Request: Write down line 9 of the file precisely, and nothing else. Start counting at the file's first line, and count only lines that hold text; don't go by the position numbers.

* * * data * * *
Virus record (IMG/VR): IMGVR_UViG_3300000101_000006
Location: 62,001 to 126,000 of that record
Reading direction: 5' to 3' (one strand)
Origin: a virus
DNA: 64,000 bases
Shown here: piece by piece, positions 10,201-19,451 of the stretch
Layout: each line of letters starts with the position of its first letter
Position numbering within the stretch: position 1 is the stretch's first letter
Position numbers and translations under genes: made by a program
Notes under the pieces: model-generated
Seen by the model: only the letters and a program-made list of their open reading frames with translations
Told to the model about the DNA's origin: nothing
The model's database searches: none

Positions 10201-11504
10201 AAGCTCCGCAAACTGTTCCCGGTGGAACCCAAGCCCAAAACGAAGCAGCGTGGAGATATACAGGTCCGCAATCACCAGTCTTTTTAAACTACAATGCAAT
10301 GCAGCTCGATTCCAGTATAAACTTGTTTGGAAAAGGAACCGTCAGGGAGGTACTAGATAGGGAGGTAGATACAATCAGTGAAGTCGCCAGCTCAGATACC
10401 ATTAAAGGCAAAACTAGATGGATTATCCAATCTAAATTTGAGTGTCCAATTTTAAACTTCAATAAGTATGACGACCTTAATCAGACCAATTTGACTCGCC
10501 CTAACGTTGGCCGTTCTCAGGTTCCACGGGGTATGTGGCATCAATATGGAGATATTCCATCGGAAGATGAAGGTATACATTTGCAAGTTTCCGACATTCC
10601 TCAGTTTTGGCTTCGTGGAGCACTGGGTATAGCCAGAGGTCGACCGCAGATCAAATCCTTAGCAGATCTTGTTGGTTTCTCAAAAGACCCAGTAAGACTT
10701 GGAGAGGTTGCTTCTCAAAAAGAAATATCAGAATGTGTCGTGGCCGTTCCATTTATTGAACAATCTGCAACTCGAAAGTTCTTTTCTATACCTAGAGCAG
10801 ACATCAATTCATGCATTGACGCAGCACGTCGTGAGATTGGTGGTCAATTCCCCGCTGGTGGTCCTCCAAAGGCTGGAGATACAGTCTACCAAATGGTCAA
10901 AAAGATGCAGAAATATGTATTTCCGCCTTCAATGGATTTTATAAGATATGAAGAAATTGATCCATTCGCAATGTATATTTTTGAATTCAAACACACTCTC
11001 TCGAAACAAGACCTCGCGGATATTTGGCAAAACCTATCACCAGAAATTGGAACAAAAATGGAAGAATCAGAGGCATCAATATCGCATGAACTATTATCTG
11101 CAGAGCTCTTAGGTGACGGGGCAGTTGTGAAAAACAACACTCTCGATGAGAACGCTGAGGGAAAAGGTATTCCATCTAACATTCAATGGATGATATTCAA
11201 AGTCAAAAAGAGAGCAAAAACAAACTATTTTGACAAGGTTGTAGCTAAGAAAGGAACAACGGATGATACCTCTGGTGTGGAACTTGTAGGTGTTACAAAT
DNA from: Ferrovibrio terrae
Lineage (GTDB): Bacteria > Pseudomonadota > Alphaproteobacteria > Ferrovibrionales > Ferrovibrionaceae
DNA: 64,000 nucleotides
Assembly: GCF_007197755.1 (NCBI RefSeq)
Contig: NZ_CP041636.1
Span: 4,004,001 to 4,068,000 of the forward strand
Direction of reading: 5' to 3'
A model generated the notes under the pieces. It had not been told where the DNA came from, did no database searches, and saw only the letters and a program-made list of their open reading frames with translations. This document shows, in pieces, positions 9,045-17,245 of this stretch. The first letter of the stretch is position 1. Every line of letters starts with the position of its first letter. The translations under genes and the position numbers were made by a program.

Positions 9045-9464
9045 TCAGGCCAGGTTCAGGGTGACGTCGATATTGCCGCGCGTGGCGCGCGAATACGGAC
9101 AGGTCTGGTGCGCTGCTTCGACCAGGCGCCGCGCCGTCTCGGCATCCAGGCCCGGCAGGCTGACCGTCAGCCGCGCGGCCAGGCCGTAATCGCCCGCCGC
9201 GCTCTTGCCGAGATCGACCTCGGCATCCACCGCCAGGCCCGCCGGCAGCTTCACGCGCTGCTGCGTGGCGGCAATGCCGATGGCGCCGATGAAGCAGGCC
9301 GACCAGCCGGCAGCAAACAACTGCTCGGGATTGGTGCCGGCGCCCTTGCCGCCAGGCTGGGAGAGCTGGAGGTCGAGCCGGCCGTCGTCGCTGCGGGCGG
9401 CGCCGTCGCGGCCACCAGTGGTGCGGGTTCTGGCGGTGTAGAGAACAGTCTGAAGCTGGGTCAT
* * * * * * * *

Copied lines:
Position numbers and translations under genes: made by a program